IPI issued the "Vienna Declaration on Public Broadcasting" in 1993 and the "Warsaw Declaration on News Agencies" in 1996
The Vienna Declaration on Public Broadcasting
The International Press Institute, at its European Media Symposium "From State-Controlled Broadcasting to Public Broadcasting", held in Vienna, Austria, 22-24 September 1993,
Declares its unconditional support for the development of editorially independent public service broadcasting to replace the state-controlled broadcasting structures, which continue to exist in Eastern Europe and therefore,
Recalling the Universal Declaration of Human Rights, Article 19, which states that "everyone has the right to freedom of opinion and expression , this right includes freedom of opinions without interference and to seek, receive and impart information and ideas through any media, and regardless of frontiers";
Recalling the General Conference of UNESCO in 1989 with its main focus on the promotion of the "free flow of ideas by word and image at the international, as well as national levels";
Recalling UNESCO's seminars in Windhoek, Namibia, in 1991 and in Alma Ata, Kazakhstan, in 1992, and acknowledging their importance as milestones in the struggle for free, independent and pluralistic print and broadcast media in all regions of the world,
- Demands legal and statutory measures which support the right of journalists and program producers in broadcasting organizations to exercise their profession safely and without interference.
- Calls for the complete and immediate extension of the freedom of the press to include the freedom of broadcasting. This freedom of the media is to guarantee public broadcasters their independence in the exercise of the tasks conferred upon them. To avoid pressure by the government of the day or other public or private bodies, this principle should be enshrined in national constitutions, broadcasting statutes as well as the statutes of international organizations.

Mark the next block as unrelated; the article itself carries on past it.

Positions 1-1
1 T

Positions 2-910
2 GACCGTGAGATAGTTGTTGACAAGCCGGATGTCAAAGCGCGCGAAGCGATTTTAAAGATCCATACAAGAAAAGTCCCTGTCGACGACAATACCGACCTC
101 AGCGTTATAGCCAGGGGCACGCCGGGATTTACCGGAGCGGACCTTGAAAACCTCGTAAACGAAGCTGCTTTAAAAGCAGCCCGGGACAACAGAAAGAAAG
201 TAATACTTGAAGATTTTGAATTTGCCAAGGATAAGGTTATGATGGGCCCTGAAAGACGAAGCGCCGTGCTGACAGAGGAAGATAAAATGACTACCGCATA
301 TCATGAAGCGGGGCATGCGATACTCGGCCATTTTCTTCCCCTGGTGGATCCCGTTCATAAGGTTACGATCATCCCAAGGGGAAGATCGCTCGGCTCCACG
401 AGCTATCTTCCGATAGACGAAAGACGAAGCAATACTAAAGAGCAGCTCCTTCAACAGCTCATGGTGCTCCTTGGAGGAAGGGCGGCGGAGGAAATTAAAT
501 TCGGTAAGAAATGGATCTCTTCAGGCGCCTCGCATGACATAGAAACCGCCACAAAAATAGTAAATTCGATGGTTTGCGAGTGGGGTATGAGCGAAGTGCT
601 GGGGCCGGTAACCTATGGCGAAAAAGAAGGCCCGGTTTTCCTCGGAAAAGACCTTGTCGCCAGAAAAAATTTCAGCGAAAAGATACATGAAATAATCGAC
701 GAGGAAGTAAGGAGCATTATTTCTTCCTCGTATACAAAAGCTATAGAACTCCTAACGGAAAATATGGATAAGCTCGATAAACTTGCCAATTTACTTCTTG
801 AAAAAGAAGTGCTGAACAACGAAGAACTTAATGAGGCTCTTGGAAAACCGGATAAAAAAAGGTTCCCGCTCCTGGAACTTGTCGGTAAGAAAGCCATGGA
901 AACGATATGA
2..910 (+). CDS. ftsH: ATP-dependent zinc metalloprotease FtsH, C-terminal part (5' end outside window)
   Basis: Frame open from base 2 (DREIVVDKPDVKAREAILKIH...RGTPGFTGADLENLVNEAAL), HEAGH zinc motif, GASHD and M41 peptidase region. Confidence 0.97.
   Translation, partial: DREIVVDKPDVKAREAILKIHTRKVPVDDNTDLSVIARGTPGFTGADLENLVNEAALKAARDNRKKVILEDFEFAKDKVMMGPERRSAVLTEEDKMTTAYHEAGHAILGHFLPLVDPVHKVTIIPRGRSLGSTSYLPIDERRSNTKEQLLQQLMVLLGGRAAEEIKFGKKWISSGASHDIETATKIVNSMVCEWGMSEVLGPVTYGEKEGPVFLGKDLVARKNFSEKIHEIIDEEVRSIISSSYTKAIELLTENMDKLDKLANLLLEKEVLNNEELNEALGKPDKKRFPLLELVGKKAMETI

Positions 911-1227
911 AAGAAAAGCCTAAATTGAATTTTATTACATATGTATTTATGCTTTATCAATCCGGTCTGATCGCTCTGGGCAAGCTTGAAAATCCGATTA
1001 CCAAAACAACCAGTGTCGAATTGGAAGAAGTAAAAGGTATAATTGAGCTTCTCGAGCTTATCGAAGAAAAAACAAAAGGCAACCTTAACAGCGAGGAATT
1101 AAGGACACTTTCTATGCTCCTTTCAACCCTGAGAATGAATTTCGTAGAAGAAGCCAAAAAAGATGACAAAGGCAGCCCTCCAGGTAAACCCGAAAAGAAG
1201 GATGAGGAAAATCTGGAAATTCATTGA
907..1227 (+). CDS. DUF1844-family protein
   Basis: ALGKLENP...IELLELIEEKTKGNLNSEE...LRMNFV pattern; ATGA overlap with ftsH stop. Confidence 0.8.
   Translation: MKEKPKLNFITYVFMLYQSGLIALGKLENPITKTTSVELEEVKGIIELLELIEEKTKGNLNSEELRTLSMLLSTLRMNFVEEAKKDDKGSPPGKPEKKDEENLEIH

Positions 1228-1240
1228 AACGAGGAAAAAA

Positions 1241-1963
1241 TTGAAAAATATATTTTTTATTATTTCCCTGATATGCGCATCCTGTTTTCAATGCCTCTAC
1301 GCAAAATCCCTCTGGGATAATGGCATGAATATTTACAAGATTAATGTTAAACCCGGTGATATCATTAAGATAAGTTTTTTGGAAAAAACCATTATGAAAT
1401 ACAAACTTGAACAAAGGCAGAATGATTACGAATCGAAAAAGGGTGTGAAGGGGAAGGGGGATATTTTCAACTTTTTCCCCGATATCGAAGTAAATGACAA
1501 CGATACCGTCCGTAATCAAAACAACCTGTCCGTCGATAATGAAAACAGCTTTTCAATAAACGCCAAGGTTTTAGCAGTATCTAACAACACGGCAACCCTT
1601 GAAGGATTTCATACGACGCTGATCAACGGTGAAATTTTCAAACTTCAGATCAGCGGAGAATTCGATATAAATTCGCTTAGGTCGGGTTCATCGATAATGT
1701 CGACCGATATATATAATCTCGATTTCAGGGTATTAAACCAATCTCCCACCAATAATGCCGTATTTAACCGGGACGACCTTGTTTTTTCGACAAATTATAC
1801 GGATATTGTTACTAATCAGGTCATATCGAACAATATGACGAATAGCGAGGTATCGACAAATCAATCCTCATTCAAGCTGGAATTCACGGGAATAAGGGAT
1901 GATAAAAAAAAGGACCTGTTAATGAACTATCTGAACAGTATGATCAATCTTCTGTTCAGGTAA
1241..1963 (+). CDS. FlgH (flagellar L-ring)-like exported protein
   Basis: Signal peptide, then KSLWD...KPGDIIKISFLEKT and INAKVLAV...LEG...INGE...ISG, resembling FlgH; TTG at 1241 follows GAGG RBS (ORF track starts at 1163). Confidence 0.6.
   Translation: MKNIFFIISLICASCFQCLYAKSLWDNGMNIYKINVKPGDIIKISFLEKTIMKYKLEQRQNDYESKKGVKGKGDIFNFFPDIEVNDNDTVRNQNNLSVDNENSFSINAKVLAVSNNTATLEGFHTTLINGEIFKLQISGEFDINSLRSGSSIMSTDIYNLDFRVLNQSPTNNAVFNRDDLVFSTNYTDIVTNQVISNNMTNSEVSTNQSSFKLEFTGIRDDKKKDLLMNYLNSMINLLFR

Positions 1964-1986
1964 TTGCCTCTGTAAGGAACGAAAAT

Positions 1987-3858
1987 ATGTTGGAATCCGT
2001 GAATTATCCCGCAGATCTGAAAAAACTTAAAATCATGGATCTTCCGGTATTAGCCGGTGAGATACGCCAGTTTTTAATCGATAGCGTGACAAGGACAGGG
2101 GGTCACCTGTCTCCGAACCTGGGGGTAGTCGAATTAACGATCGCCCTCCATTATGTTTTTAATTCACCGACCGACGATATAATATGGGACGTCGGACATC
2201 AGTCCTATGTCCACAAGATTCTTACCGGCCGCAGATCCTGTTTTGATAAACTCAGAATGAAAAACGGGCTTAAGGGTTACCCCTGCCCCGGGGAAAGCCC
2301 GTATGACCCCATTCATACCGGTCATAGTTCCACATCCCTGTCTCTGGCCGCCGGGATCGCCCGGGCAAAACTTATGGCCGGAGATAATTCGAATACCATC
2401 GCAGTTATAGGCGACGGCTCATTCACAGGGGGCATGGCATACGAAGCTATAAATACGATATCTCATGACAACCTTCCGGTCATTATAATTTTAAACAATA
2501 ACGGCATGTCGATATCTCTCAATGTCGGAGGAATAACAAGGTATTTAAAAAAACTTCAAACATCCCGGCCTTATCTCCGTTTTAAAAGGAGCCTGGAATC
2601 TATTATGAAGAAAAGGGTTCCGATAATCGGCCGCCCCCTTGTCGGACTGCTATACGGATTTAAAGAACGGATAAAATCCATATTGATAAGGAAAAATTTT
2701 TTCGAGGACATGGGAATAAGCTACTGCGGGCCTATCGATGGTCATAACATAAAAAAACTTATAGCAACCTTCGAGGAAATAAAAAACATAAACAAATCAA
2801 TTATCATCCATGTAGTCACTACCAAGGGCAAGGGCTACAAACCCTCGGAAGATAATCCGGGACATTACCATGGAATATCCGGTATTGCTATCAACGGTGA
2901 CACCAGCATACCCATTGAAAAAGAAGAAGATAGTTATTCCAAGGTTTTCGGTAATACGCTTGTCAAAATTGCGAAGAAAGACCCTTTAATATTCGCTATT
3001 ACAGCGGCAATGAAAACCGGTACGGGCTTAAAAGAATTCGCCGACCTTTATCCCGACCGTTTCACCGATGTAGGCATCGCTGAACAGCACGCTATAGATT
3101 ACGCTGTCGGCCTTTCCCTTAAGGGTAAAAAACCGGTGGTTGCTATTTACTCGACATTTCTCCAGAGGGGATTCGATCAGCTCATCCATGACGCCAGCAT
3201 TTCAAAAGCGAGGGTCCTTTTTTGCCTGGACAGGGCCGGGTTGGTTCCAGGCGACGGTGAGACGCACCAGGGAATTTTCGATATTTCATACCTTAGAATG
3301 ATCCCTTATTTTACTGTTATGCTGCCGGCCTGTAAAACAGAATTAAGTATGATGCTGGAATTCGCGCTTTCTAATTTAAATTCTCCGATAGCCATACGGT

- Calls for constitutional and statutory measures to remove the governing and managing bodies of public broadcasters from everyday politics. Leading positions in the media should be open to men and women of achievement, regardless of their political affiliations. Only such openness can create an environment of diversity and high quality.
- Proposes that a primary mission of public broadcasting should be to inform people of the issues – past, present and future – that are of direct concern to them. Public broadcasting should also serve as a medium for the expression and debate of basic values.
- Calls on managements and staff representations to commit broadcasting journalists to editorial objectivity. The highest aim must be free and fair information for the public. All aspects of an issue are to be presented with journalistic integrity, in a balanced manner and within an appropriate period of time.
- Proposes the introduction of guidelines for journalistic practices in the public broadcasting media. These guidelines are to be developed by the journalists themselves, without interference from governments, political parties or other interest groups.
- Demands legal measures to assure diversified funding, including – but not limited to – viewers' and listeners' fees, other forms of public funding as well as advertising to an extent which reflects an increasingly competitive environment.
- Demands that state and public bodies allow the independent media, including public-service broadcasters, the same free access to all information, material and facilities as the official media.
- Demands that public broadcasters and independent media be assisted in the upgrading of the production, content and presentation of television news and current affairs programmes through the provision of new technology and the exposure of staff to modern production techniques.